The 93rd anniversary of the extinction of the Passenger Pigeon is upon us in a few weeks.
These gorgeous, fast-flying feathered friends were once so common that their flocks would blot out the sky in North America. The flow of these birds was likened to a river in the heavens. Audubon reported a flock covering the sky for three full days. It was a moveable aviary eclipse. The poop bombing was quite impressive too.
The mass murder of every single one of these birds - estimated at around two billion - must've been quite a source of pride for humankind back then.
Their extinction screwed up the food chain and led to Lyme disease in humans. Passenger Pigeons would feast on nuts and acorns. Once they went extinct that left a whole lot more food for deer mice, which thrived and gave us Lyme disease.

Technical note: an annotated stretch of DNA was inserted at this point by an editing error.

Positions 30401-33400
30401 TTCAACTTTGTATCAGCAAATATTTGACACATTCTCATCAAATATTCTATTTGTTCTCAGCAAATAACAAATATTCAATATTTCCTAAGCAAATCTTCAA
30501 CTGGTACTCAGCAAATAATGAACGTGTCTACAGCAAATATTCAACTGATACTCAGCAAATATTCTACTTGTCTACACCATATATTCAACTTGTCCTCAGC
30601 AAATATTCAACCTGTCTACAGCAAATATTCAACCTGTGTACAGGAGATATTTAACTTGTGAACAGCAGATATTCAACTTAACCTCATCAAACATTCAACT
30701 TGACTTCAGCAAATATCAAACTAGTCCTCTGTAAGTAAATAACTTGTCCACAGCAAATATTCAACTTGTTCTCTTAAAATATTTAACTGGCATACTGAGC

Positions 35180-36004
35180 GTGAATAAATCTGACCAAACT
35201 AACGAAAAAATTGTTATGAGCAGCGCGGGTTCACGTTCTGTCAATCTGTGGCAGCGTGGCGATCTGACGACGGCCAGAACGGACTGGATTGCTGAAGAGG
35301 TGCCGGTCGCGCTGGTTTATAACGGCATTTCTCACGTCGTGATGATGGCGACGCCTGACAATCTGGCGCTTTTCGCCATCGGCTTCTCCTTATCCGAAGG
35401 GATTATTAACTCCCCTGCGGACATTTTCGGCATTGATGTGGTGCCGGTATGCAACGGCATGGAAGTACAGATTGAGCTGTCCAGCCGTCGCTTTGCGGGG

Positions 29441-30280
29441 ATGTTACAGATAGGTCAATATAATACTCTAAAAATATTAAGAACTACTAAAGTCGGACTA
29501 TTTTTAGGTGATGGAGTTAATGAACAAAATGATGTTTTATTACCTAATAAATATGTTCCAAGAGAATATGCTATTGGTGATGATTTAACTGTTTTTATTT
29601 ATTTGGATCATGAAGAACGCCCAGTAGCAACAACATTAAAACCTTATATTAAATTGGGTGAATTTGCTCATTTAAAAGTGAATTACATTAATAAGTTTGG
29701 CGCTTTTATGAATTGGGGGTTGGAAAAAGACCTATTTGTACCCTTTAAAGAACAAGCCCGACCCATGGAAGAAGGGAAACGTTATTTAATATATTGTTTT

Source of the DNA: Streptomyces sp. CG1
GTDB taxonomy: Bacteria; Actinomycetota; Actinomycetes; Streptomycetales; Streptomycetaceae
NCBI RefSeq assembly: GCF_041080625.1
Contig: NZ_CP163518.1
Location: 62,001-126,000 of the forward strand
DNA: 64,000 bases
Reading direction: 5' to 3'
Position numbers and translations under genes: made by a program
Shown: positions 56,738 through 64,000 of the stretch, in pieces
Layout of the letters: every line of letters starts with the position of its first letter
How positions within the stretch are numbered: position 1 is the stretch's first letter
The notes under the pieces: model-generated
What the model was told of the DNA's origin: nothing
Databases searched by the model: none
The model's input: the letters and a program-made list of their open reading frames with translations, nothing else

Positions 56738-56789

So what does this have to do with Montreal, Coolopolis, Coolopolis Towers, Montreal culture, Chimples the Intelligent Chimp or any of those things we usually discuss here?
Well, the French term for passenger pigeon is: la tourte. And what is our national dish here in Quebec? Tourtiere, known as meat pie. Well, in fact, tourtiere means Passenger Pigeon Pie. What kind of meat do you think they used?
The tiny Ile au tourte, now just the footing for eponymous bridge off the western tip of our island is another rare reminder of the onetime presence of these lovable winged creatures.
Nowadays tourtiere is made of pork and beef spiced with clove. But the original recipe involved meat from this now-extinct beautiful bird.Maybe if we didn't enjoy tourtiere so much we'd still have a couple of these birds around with us today.